For the longest time, my husband has talked about wanting a pond in our yard. A professional pond job is at least $1000, and we are not the types to pay someone to do something in our yard. And when I say we, I have to admit I am not a garden/yard type, whereas my husband loves it. I enjoy the outdoors, basking in the sun, playing games/sports, barbeques, and eyeing beautiful flowers. I just don’t like the whole maintenance part. So that’s what makes this DIY project that awesome. I had my husband’s help, but because he’s recuperating from a back surgery, I did much of this.
The first thing we did was get a plastic pond tub from Home Depot. We also bought an air filter/fountain, our decorative bottom pond rocks, and pea gravel there. Our pond has goldfish and pond plants, but they are not necessary for a garden pond. If you don’t want fish, an air filter is also not necessary. Altogether, with all the supplies and décor, this project cost us about $100.
(Things we already had that we didn’t have to buy: spray paint, shovel, leveler, sand, faux stone steps, decor)
Step 1: Deciding on Location
We already have a flower bed with a fountain our front yard, so it made sense to put them together. You need to have access to an electrical outlet if you plan to have an air filter with fishies or if you just want a fountain.
Step 2: Trace Your Hole
Step 3: Dig a Hole
Step 4: Place the Pond Tub
Once your hole is deep enough, you can place it in and begin to fill dirt in around it. You also want to be sure your pond is level before you fully add in dirt surrounding the pond. This took a little more digging here and there and re-placing dirt here and there, but eventually we got it. My husband also informed me this is not how I should have used the leveler, and I instead should have placed a board across the middle of the pond and placed the leveler on top. This was good enough for me. Because we had sand bags, which was easier to use to fill in spaces, we used the sand. We also edged the pond with the remaining sand.
Step 5: Before the Water
We took a little drive with the kids out to a store which specifically has water plants, fountains, rock, etc. It was fun to see all the different plants, and the kids had a good time. We picked two plants out. The plant life helps the pond create a self-sustaining environment so that the fish won’t need fish food their whole lives. We added white rock to the bottom to contrast with the black pond. I recommend a not using the color white because the goldfish are really hard to see. My husband went back to Petco a couple days later and got some rock used in aquariums which now allows for us to see the fish better. The filter/fountain is centered in the middle, and the plants are placed on the steps because we don’t want them to be completely submerged.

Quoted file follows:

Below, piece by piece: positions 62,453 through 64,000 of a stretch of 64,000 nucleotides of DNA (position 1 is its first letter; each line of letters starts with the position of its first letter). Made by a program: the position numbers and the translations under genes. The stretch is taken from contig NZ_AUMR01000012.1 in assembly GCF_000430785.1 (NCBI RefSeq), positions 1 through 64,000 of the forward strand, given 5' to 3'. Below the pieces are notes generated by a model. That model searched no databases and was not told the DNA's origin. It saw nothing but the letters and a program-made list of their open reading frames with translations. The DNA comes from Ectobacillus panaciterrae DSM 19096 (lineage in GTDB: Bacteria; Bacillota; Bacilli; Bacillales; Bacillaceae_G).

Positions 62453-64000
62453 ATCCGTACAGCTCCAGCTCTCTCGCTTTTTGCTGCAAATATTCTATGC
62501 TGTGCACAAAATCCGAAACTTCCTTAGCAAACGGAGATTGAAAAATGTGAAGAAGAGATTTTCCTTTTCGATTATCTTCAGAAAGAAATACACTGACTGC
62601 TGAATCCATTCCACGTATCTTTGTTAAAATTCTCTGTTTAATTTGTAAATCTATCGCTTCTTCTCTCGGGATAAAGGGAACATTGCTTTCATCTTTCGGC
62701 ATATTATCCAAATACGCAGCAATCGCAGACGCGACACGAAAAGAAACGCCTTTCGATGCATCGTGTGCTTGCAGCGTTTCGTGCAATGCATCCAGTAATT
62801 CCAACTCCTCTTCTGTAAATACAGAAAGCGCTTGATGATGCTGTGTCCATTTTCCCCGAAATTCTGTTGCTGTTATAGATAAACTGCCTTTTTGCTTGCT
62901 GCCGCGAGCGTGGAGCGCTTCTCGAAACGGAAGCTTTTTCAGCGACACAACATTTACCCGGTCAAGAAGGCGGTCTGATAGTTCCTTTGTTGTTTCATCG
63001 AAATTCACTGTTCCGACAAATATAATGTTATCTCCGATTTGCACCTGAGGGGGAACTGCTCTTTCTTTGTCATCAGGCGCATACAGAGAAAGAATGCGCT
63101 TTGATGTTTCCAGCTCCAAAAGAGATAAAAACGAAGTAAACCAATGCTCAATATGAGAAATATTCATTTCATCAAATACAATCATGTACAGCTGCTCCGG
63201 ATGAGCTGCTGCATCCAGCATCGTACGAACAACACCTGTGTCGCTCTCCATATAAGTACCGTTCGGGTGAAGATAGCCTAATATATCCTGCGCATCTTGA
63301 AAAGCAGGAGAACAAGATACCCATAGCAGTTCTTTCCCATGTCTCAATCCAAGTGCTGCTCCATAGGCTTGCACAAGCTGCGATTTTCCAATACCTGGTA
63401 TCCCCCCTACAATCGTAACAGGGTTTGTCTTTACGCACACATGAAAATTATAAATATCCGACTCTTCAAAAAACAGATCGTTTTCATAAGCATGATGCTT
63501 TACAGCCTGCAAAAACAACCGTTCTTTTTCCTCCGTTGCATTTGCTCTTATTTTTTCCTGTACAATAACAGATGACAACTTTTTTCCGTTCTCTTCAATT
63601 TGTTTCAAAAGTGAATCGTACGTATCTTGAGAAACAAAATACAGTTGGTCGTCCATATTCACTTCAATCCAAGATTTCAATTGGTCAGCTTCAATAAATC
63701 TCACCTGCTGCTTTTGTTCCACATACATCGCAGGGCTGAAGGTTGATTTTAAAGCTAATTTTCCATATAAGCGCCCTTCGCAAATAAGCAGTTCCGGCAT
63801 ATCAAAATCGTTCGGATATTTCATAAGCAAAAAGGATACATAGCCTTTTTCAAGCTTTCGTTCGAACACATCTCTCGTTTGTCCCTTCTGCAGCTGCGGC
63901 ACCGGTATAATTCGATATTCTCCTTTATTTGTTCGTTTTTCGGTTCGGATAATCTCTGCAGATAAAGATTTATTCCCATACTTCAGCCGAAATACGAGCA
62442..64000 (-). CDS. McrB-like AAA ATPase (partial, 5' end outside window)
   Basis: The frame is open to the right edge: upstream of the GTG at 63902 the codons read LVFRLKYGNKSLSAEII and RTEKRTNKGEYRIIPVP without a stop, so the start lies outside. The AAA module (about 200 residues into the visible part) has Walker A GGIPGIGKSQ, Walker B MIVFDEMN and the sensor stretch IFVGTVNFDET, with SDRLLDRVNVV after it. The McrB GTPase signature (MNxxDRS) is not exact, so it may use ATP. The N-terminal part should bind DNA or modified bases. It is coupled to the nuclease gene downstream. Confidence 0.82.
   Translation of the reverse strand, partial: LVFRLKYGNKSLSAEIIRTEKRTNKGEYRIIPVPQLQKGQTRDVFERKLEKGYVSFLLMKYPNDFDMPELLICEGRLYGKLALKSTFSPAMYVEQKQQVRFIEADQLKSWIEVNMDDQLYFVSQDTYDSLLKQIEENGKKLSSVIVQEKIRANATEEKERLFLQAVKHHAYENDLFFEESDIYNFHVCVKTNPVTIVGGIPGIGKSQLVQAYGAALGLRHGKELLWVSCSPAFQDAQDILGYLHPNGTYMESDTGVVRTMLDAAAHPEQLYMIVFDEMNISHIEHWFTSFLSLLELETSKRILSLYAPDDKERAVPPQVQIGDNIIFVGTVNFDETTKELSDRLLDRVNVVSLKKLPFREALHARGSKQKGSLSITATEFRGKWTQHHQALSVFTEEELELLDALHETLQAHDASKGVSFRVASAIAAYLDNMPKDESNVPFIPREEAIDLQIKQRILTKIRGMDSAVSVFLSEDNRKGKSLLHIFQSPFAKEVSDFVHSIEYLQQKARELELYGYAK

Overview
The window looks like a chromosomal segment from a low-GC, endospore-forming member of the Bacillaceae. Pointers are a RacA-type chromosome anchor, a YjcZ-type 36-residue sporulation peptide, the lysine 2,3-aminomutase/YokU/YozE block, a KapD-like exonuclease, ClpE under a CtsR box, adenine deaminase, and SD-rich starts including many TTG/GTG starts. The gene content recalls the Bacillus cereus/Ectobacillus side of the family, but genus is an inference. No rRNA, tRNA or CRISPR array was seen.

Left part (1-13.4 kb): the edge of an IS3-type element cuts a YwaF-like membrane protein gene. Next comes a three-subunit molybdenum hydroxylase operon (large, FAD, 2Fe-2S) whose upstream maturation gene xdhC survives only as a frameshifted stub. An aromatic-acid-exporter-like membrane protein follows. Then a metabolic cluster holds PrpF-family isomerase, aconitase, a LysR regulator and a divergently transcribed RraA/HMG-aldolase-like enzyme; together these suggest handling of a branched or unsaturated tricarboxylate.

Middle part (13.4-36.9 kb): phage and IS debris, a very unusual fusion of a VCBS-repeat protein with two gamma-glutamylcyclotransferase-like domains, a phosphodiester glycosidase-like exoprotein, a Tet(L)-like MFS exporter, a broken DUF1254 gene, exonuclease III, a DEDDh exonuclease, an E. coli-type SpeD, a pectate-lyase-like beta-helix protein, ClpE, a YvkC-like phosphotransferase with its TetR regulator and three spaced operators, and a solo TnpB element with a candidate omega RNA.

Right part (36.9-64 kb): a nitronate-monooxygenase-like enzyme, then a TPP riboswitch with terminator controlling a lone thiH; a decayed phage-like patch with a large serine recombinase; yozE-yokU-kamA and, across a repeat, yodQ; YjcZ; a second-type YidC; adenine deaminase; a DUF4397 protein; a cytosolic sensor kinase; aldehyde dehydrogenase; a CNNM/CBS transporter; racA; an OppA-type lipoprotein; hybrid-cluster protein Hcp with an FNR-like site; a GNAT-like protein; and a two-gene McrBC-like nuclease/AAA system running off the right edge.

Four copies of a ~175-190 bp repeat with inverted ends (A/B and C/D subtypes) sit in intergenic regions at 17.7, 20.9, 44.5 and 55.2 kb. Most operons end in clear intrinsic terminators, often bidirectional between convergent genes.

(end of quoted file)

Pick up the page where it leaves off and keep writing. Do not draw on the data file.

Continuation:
Step 6: Add the water, add the fish.
At Petco, they recommended we leave the goldfish in their bag for 20 minutes to get used to the temperature of the pond. Once the water is high enough to your liking (be sure to make room for rainfall) you can plug in the filter/fountain. We had to adjust the fountain so that it was at the right depth in the water. We ended up placing a brick underneath because the center was too low for it to fully shoot out.
Step 7: Stones and Decor
At a garage sale last fall, we acquired some fake square stones. They look real enough. We broke them into little pieces (easy to do because they are not real rock or cement) and placed them into the sand. We also brought our fountain up closer to the pond and built in some rock work around the fountain. I imagine we would have spent more money if we had to buy rock. I think a pond could be outlined with other things like shells, gravel, large stones, a mini fence, etc. Just be sure that whatever is around the pond is not something that will easily get blown into it. We finished up with an angel statue and a solar light that shines on the fountain at night.
Step 8: Love it.
A month later, we are still adding to the décor. We filled in the sand areas with pea gravel and added some more flowers. We haven’t had too many fatalities (only 3?) with the goldfish either. This took us two days, but that’s because we did it spontaneously. If we had started off the day knowing we were taking on this project, we could have spent just one day on it. Don’t be afraid of this DIY project; the kids love watching the fish, and I enjoy having a zen spot in the afternoon sunshine.